Andrew Fong on tackling the full stack

Dropbox engineer Andrew Fong finds excitement and challenge in scaling site reliability

Lisa Sanchez
Aug 8, 2014 · 3 min read

Andrew Fong spends an hour at the gym each day. It’s the one hour when he’s not carrying a pager.

For the past two years, he’s been building out the Dropbox site reliability team and setting up frameworks that will prevent that pager from ringing. The team has grown dramatically — not only in size but in perspective — since he started.

“We’re not fire fighting or reactive,” he says. “We’re looking three, six, nine, twelve months down the road as to how we can improve the infrastructure.”

As the team has grown, Andrew says the ability to make an impact has grown too.

“We’re able to go deep on certain areas and actually work on very fundamental challenges in the infrastructure, like provisioning, inventory management, traffic management.”

That depth of impact depends upon a blameless culture and a well-defined process for escalation if issues do arise. Andrew says he’s especially proud of the way his team has come together as it’s grown.

“They have each other’s backs,” he says.

In addition, the team is always looking for ways to reduce operational overhead.

“We’re trying to reduce the amount of time a human has to intervene in the system in order to fix it.”

Andrew handles a server node in the tech ops workspace. / Photos by Dan Stroud

Going forward, he’s focused on rallying the team around operational excellence, especially as the team continues to grow and SREs are embedded in other teams.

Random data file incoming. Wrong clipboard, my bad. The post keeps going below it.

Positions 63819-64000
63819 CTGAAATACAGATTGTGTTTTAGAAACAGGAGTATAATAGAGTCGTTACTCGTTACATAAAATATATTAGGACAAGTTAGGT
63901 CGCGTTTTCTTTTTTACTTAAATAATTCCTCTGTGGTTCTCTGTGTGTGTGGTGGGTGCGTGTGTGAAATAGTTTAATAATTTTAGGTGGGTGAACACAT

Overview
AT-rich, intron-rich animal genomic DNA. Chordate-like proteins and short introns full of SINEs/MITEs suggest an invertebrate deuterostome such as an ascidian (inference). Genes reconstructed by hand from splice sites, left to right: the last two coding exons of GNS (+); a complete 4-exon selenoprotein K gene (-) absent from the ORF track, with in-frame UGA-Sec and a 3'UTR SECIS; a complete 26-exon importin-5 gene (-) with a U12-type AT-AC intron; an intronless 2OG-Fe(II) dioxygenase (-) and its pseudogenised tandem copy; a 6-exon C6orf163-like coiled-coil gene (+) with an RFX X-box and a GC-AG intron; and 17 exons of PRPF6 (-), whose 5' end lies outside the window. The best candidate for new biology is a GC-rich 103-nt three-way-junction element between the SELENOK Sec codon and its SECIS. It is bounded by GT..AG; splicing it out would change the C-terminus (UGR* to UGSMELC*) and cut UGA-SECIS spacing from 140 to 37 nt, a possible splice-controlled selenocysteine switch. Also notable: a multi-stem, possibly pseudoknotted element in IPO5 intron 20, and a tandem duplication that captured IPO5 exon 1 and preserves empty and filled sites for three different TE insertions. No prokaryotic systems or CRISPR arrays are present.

“That’s the thing I think is most important in the next set of steps,” he says, “to build a team that starts to imbibe that ethos across the company. That’s the value add that SRE brings to the rest of the organization.”

Andrew first got into SRE because of Linux. He’d always dabbled in computers, but while he was in college, he says, Linux exploded.

“You had to be good at SRE if you wanted to run your own machine.”

From there, he found a lot to love about SRE. For one thing, there’s the excitement of solving problems in real time. And in contrast to software development, you get to touch a lot more of the stack.

In SRE, he says, “you’re not necessarily just rooted in writing code. You’re worried about data center deployment and design. You’re worrying about network engineering. You’re worrying about other layers of the stack that you don’t necessarily get to touch as much on the software engineering side.”

After working in SRE at AOL and YouTube, he came to Dropbox for the opportunity to build large scale infrastructure from the ground up.

“We’re building infrastructure all the way from the bare metal machines through the data center to the software stack that goes on top of it to the actual Dropbox application.”

In building out his team, he looks for the ability to stay calm under pressure, as well as a logical, process-oriented approach to problem solving.

From his perspective, the best SREs are able not only to see the big picture, but to understand what happens when one piece of the picture drops out.

“Being able to do that is very hard,” he says, “because you have to have this complete knowledge and understanding — not necessarily of the intricacies of each piece, but understanding the interdependencies.”

For engineers interested in SRE, Andrew has one piece of advice: “Go lower in the stack than you think you need to go.”

The Dropbox tech ops team is hiring. We’d love for you to join us.

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    Lisa Sanchez

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